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Musculoskeletal Pain: Care Instructions

Your Care Instructions

Different problems with the bones, muscles, nerves, ligaments, and tendons in the body can cause pain. One or more areas of your body may ache or burn. Or they may feel tired, stiff, or sore.

The medical term for this type of pain is musculoskeletal pain. It can have many different causes.

Sometimes the pain is caused by an injury such as a strain or sprain. Or you might have pain from using one part of your body in the same way over and over again. This is called overuse.

In some cases, the cause of the pain is another health problem such as arthritis or fibromyalgia.

The doctor will examine you and ask you questions about your health to help find the cause of your pain. Blood tests or imaging tests like an X-ray may also be helpful. But sometimes doctors can't find a cause of the pain.

Treatment depends on your symptoms and the cause of the pain, if known.

The doctor has checked you carefully, but problems can develop later. If you notice any problems or new symptoms, get medical treatment right away.

Follow-up care is a key part of your treatment and safety. Be sure to make and go to all appointments, and call your doctor or nurse advice line (811 in most provinces and territories) if you are having problems. It's also a good idea to know your test results and keep a list of the medicines you take.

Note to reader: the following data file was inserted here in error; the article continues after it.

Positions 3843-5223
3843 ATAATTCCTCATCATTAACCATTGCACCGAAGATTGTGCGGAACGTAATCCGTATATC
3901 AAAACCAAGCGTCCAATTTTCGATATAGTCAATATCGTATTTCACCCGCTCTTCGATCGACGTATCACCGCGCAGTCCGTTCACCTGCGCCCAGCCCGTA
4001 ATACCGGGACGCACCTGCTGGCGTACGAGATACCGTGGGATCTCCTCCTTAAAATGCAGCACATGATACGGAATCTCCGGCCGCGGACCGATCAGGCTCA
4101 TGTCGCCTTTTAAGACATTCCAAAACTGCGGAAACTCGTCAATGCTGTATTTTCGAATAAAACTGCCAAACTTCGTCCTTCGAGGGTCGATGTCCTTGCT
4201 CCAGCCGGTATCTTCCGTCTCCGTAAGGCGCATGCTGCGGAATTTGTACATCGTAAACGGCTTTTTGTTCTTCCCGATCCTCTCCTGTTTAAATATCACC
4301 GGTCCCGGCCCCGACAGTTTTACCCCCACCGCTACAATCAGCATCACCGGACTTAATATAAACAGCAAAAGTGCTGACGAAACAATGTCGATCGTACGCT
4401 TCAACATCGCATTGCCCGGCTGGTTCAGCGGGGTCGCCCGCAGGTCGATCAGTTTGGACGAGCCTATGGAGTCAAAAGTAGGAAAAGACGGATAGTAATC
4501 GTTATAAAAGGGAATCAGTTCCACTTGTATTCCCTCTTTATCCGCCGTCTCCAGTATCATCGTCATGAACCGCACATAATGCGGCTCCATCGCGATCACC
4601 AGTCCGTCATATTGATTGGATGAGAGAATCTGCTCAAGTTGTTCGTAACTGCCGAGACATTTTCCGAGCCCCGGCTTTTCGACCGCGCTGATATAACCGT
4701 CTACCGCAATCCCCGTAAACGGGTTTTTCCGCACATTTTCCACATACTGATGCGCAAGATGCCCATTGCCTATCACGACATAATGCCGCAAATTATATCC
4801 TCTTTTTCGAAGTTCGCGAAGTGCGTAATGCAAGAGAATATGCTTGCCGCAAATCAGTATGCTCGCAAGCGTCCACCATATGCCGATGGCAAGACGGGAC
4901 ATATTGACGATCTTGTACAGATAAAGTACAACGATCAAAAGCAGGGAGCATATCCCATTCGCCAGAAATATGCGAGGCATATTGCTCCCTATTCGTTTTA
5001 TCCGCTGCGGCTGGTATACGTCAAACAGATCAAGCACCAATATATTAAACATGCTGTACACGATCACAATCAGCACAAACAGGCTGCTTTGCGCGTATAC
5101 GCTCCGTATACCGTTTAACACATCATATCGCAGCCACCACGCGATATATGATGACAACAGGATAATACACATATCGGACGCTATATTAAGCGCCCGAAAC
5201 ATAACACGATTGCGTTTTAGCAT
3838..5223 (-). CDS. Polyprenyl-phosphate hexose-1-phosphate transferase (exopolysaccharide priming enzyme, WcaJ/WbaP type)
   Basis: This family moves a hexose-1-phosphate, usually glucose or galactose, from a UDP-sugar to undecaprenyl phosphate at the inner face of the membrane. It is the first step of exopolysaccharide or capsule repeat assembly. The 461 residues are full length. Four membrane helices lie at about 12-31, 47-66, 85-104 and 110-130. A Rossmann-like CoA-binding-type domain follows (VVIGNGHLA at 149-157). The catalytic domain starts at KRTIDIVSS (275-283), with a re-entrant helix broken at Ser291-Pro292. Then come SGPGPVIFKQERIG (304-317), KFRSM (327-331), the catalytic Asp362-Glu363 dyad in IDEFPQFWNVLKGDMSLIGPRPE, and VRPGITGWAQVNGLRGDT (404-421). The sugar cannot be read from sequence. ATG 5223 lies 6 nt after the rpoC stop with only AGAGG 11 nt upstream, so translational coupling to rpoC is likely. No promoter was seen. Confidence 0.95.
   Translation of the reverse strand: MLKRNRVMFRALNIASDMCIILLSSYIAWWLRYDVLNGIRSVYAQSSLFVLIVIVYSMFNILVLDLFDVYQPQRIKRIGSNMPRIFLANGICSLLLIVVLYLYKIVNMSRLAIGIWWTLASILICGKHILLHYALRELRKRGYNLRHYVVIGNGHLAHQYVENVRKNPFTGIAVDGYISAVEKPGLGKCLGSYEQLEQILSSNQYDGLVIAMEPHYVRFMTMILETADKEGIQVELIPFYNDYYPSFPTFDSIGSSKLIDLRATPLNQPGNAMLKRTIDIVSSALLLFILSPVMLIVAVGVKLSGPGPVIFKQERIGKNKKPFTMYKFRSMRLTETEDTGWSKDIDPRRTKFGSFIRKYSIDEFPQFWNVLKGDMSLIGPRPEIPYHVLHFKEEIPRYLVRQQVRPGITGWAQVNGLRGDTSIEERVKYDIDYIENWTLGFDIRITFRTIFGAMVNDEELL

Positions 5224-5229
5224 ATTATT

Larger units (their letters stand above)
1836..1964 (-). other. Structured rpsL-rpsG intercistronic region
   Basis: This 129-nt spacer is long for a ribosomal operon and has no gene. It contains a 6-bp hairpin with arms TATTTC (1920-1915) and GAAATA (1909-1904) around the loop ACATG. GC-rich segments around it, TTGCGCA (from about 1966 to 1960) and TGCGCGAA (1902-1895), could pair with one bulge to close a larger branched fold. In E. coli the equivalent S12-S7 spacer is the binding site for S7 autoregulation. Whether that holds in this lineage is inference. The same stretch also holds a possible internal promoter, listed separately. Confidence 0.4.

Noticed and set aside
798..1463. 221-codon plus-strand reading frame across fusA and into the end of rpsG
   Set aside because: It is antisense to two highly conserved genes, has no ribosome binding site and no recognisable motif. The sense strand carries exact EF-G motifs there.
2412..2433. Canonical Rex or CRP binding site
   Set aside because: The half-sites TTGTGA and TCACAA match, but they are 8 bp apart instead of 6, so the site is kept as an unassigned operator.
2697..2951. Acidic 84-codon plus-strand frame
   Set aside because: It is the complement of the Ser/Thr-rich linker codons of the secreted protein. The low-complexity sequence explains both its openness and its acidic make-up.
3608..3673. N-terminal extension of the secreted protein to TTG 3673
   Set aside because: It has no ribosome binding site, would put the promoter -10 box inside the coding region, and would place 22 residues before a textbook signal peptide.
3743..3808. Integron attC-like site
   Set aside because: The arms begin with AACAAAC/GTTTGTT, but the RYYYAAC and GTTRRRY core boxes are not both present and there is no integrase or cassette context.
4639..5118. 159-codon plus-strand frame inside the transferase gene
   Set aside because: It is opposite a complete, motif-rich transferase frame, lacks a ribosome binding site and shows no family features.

How can you care for yourself at home?

  • If you have new pain:
    • Rest until you feel better.
    • Do not do anything that makes the pain worse. Return to exercise gradually if you feel better and your doctor says it's okay.
  • Be safe with medicines. Read and follow all instructions on the label.
    • If the doctor gave you a prescription medicine for pain, take it as prescribed.
    • If you are not taking a prescription pain medicine, ask your doctor if you can take an over-the-counter medicine.
  • Put heat or cold where your pain is, as needed. Use what helps you most. You can also switch between hot and cold packs.
    • Apply heat 2 or 3 times a day for 20 to 30 minutes. This can be done using a heating pad, hot shower, or hot pack to relieve pain and stiffness. But don't use heat on a newly swollen joint.
    • Put ice or a cold pack on the painful spot for 10 to 20 minutes at a time. Put a thin cloth between the ice and your skin.

When should you call for help?

Call your doctor or nurse advice line now or seek immediate medical care if:

  • You have new pain, or your pain gets worse.
  • You have new symptoms such as a fever, a rash, or chills.

Watch closely for changes in your health, and be sure to contact your doctor or nurse advice line if:

  • You do not get better as expected.

Care instructions adapted under license by your healthcare professional. If you have questions about a medical condition or this instruction, always ask your healthcare professional. Healthwise, Incorporated disclaims any warranty or liability for your use of this information.